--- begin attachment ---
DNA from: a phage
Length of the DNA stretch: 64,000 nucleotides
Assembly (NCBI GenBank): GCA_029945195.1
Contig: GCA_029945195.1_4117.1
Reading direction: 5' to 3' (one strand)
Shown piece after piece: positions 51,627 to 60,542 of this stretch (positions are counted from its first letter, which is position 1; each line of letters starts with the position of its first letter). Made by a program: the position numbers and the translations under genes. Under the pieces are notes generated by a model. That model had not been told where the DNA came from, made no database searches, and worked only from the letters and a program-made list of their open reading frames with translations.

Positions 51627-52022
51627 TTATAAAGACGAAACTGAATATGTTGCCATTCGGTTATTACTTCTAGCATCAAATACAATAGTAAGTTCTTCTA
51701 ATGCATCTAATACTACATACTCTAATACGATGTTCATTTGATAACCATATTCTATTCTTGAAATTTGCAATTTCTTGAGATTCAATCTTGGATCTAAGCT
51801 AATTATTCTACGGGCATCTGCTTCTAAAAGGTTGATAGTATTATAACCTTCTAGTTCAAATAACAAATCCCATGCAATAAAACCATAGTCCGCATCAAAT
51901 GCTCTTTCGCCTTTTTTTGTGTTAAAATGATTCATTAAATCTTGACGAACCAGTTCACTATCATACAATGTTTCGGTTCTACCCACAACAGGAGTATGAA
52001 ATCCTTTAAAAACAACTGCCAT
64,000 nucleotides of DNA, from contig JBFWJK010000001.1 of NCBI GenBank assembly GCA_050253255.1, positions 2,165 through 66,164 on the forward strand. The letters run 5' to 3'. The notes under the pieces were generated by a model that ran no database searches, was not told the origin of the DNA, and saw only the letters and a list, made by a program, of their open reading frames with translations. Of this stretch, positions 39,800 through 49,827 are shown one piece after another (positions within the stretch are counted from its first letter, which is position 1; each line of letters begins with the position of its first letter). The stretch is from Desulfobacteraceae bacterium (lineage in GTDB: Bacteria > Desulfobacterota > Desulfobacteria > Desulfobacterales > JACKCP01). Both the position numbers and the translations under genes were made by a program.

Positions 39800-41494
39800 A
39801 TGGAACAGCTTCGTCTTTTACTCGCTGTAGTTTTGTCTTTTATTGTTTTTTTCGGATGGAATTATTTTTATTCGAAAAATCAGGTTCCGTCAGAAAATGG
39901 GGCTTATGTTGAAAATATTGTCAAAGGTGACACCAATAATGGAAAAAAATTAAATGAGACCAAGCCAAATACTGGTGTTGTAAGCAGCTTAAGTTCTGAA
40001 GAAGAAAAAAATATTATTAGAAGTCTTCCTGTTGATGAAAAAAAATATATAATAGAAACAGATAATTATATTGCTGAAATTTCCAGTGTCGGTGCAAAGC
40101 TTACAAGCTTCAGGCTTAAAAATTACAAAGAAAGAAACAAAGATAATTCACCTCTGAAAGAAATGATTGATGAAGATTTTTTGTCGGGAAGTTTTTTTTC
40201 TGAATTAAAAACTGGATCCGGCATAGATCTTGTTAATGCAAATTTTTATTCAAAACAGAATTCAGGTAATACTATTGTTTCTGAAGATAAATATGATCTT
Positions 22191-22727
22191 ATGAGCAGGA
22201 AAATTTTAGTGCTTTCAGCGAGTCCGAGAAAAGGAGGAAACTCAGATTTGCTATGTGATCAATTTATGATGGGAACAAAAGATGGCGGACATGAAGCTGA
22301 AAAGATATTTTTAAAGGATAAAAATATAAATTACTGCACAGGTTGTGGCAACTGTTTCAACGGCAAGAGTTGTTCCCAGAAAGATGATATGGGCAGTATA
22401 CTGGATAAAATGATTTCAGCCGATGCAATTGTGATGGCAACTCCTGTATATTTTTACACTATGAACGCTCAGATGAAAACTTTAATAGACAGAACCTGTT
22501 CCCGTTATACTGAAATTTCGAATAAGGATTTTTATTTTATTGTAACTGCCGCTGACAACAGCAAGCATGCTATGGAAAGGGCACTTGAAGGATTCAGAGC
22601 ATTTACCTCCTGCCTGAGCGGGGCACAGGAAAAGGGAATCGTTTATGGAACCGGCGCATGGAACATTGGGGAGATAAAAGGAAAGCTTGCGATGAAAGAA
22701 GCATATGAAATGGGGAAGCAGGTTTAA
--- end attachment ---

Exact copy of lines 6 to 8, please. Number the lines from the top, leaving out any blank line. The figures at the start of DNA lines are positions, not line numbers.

Shown piece after piece: positions 51,627 to 60,542 of this stretch (positions are counted from its first letter, which is position 1; each line of letters starts with the position of its first letter). Made by a program: the position numbers and the translations under genes. Under the pieces are notes generated by a model. That model had not been told where the DNA came from, made no database searches, and worked only from the letters and a program-made list of their open reading frames with translations.

Positions 51627-52022
51627 TTATAAAGACGAAACTGAATATGTTGCCATTCGGTTATTACTTCTAGCATCAAATACAATAGTAAGTTCTTCTA